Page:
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Analysis of referral patterns, predictive accuracy, and impact on patient management of myocardial perfusion imaging in a new nuclear cardiology laboratory

Journal of Nuclear Cardiology
Publication Date
DOI: 10.1067/mnc.2003.397
  • Medicine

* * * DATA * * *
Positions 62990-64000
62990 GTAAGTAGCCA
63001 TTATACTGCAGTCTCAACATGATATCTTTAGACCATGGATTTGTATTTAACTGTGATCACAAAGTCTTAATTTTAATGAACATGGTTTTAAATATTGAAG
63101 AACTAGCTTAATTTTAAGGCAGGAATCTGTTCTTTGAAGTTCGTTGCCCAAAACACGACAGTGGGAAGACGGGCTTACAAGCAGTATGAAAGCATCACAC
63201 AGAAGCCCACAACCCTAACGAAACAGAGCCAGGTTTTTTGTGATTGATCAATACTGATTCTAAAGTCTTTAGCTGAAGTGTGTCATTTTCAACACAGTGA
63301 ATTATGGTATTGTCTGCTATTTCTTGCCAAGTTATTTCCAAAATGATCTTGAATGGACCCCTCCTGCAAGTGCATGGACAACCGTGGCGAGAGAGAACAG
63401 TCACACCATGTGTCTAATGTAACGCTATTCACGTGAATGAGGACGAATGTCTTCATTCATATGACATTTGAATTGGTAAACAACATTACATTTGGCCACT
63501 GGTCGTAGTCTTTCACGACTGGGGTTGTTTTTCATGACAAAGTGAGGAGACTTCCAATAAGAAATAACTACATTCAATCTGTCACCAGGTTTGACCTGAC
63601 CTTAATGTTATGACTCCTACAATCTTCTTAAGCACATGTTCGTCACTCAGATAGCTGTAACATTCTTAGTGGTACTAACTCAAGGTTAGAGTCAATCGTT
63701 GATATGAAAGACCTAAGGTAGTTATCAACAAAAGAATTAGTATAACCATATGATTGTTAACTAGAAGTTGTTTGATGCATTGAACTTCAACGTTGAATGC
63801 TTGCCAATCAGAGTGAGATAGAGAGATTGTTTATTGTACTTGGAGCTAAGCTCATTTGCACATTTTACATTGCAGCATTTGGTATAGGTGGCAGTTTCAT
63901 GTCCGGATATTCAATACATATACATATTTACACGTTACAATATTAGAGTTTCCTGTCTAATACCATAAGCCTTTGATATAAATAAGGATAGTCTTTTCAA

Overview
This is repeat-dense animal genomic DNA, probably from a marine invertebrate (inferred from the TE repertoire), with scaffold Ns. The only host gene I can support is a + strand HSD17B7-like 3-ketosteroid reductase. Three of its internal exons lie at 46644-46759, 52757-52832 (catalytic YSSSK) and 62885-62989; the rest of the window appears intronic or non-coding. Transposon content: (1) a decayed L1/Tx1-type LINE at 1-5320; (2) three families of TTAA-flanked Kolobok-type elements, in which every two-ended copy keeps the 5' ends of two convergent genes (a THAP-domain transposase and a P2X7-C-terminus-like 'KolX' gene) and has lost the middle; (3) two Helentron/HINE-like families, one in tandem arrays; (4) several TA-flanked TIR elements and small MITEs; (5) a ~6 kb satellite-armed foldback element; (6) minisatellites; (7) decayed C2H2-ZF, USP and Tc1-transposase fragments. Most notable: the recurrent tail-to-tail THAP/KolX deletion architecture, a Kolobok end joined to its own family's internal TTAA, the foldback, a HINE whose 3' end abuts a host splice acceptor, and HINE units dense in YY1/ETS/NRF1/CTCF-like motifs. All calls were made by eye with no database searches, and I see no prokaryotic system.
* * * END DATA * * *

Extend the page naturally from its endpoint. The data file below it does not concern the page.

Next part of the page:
Abstract Background. Most of the published data on myocardial perfusion imaging (MPI) come from large tertiary-referral medical centers with extensive experience in cardiac imaging as well as a large volume of procedures. Whether the results of MPI remain as reliable in new nuclear cardiology laboratories with smaller volumes of procedures is unknown. The purpose of this study was to analyze the referral patterns, predictive accuracy, and impact of MPI on clinical practice in a newly opened nuclear cardiology laboratory. Methods and Results. We performed a prospective study on all patients referred for MPI at our nuclear cardiology laboratory during its first year of operation. Patients were followed up for 3 months after the MPI study to determine whether they underwent coronary angiography. The study population consisted of 334 patients. Their mean age was 56 ± 10 years, and 80% were men. Of the patients, 30% were asymptomatic, 29% had angina, and only 6% had recent acute myocardial infarction or unstable angina. Fifty-one patients (fifteen percent) were subsequently referred for coronary angiography. The positive and negative predictive values of MPI were 91% and 86%, respectively. The presence of reversible perfusion defects ( P = .02) and the presence of multiple perfusion defects ( P = .01) on MPI were the most important determinants of subsequent referral to coronary angiography. Conclusions. MPI stress testing retains its high diagnostic accuracy in a new nuclear cardiology laboratory with a relatively small volume of procedures. Furthermore, MPI findings in this population had a strong impact on the clinical practice of the referring physicians in terms of subsequent referral to coronary angiography. (J Nucl Cardiol 2003;10:148-53)

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